Newspaper article St Louis Post-Dispatch (MO)

Nuts: No Need for the Heart Disease Police

Newspaper article St Louis Post-Dispatch (MO)

Nuts: No Need for the Heart Disease Police

Article excerpt

Dear Dr. Donohue: We were having a discussion about various nuts and were wondering if you could furnish us with the fat, cholesterol and calorie content of almonds, Brazil nuts, pistachios, pecans, macadamias and peanuts.

The cholesterol part of the question is a no-brainer. There is no cholesterol in nuts, nor in any member of the plant family of foods.

Nuts do contain non-cholesterol fats and, of course, caloric content.

Here are the calories and fats for your nut assortment, total fat in grams and all figures for 1 ounce of nuts: almonds (166 calories, 15 grams of fat), Brazil nuts (184, 19), pistachios (172, 15), pecans (190, 19), macadamia nuts (199, 20), peanuts (164, 14).

You'll note that the figures are pretty close to each other. Peanuts are not actually nuts per se, but they have similar fat and calorie content.

Not much of the fat in nuts is saturated fat.

I might know more about this topic than you'd care to learn. It's an interesting story, which began with a study of walnut fanciers who ate about 3 ounces of them daily. They were found to have a lower incidence of heart disease and also lower cholesterol. Apparently, the walnuts conferred some protection. Later, researchers confirmed that the protection was in the form of some cholesterol-lowering property in nuts.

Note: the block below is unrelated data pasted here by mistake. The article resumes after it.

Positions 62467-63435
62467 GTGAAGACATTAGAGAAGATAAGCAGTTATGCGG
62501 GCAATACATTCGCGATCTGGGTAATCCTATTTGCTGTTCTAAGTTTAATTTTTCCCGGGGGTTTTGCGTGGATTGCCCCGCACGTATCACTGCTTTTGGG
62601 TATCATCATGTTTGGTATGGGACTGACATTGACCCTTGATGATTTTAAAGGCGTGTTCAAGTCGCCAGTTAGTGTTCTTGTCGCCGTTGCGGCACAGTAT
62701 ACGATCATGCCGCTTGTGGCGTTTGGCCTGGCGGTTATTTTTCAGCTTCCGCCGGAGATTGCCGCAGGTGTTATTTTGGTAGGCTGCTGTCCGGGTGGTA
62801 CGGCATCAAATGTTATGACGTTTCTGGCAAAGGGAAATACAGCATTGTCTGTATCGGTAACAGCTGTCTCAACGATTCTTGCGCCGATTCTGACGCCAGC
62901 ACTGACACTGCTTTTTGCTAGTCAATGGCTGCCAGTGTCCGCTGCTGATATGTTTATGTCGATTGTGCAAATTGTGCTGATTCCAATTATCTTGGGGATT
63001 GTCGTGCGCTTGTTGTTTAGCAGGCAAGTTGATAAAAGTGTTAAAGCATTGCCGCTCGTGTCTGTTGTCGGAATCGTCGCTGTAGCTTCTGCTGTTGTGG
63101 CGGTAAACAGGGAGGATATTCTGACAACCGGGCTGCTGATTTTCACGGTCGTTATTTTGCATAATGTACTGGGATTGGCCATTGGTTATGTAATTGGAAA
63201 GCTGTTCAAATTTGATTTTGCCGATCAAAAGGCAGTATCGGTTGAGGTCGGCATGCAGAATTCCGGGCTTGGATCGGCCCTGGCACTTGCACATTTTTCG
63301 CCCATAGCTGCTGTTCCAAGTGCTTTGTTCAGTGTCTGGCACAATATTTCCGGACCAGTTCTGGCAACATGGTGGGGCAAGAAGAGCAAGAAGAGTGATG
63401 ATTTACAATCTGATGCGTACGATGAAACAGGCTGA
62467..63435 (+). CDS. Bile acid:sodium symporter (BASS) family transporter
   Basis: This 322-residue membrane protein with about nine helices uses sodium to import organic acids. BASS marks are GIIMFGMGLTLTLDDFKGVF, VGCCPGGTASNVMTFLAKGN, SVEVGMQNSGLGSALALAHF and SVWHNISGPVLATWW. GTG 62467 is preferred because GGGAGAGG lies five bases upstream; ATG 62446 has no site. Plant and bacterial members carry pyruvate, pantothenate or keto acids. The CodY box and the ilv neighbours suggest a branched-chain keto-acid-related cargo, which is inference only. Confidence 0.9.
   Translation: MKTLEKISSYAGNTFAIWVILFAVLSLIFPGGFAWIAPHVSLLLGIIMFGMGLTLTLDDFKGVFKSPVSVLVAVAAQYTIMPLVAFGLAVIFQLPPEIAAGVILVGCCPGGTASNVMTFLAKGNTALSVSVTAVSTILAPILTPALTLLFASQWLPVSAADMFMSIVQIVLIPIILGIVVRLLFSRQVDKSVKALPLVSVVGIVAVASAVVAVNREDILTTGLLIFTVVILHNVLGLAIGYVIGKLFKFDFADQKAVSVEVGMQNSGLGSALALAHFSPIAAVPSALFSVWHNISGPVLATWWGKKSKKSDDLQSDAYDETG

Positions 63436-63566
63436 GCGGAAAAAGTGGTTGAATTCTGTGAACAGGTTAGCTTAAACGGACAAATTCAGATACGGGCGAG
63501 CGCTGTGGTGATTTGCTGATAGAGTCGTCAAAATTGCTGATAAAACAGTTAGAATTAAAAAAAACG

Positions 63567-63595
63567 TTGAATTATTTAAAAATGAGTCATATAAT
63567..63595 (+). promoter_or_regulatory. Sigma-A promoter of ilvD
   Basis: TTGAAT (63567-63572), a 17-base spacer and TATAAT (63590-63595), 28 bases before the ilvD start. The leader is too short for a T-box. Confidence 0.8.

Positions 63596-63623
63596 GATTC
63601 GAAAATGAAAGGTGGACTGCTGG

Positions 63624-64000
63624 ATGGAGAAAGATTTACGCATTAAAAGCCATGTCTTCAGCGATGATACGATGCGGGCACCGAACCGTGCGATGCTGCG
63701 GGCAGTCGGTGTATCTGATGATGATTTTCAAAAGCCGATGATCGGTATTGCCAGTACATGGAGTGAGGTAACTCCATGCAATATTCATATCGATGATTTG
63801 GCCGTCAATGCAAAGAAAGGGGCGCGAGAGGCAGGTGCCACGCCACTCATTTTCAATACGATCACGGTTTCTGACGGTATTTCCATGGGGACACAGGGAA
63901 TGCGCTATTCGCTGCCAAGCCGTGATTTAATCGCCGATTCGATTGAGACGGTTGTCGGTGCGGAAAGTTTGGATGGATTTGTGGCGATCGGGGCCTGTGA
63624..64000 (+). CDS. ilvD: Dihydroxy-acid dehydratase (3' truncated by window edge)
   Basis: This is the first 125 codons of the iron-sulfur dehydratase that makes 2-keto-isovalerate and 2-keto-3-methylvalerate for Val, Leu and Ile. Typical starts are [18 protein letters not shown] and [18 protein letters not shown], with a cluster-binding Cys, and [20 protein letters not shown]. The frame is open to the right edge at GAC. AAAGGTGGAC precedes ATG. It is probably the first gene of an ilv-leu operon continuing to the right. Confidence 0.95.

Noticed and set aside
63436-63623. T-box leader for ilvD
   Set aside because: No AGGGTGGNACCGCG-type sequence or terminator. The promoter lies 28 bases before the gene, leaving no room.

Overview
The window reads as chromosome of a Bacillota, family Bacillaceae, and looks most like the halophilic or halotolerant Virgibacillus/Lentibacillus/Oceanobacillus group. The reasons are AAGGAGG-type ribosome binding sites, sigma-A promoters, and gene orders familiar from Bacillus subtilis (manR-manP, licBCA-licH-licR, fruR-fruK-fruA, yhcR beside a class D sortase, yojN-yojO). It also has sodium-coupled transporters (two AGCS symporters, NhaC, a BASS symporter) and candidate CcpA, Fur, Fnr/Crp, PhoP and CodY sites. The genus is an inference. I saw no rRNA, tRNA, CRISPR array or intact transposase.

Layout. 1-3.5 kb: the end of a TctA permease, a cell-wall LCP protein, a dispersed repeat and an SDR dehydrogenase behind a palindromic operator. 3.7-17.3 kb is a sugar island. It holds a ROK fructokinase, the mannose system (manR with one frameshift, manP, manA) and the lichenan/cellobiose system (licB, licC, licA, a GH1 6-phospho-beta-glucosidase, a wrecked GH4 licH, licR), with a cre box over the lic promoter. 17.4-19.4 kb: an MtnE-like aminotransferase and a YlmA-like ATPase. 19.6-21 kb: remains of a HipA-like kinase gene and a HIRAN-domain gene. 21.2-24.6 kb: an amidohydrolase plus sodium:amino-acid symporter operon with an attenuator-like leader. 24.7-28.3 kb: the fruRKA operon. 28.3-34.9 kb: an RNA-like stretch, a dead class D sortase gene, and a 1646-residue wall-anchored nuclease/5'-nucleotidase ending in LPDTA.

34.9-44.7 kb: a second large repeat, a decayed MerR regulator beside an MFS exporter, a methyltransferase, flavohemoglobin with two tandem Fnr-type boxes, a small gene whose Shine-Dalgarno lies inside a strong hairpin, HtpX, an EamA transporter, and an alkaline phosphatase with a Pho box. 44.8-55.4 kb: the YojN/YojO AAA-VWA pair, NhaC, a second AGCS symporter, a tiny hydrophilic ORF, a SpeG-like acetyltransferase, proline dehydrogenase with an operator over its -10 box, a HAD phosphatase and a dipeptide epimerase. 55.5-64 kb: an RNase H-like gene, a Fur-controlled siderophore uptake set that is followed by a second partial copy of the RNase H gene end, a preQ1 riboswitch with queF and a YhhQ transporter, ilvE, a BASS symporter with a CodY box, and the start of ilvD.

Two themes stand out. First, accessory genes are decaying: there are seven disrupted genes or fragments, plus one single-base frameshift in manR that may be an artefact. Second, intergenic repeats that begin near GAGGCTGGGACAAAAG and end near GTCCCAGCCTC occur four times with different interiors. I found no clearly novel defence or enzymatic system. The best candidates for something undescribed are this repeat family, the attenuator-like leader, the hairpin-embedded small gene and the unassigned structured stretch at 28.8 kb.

When other groups were studied, an assortment of other nuts were found to have the same benefits - lower cholesterol and less heart disease.

What does it mean? Well, it doesn't mean you should go out and gorge on nuts. The advantages are not that overwhelming. It does mean that nut fanciers need not worry about heart-disease police knocking on their doors in the middle of the night to take them off to a nutritional gulag.

If you can stand the caloric and fat load, why crunch away.


Dear Dr. Donohue: My sister-in-law and her aunt keep insisting that the slower you eat the more you overeat. …

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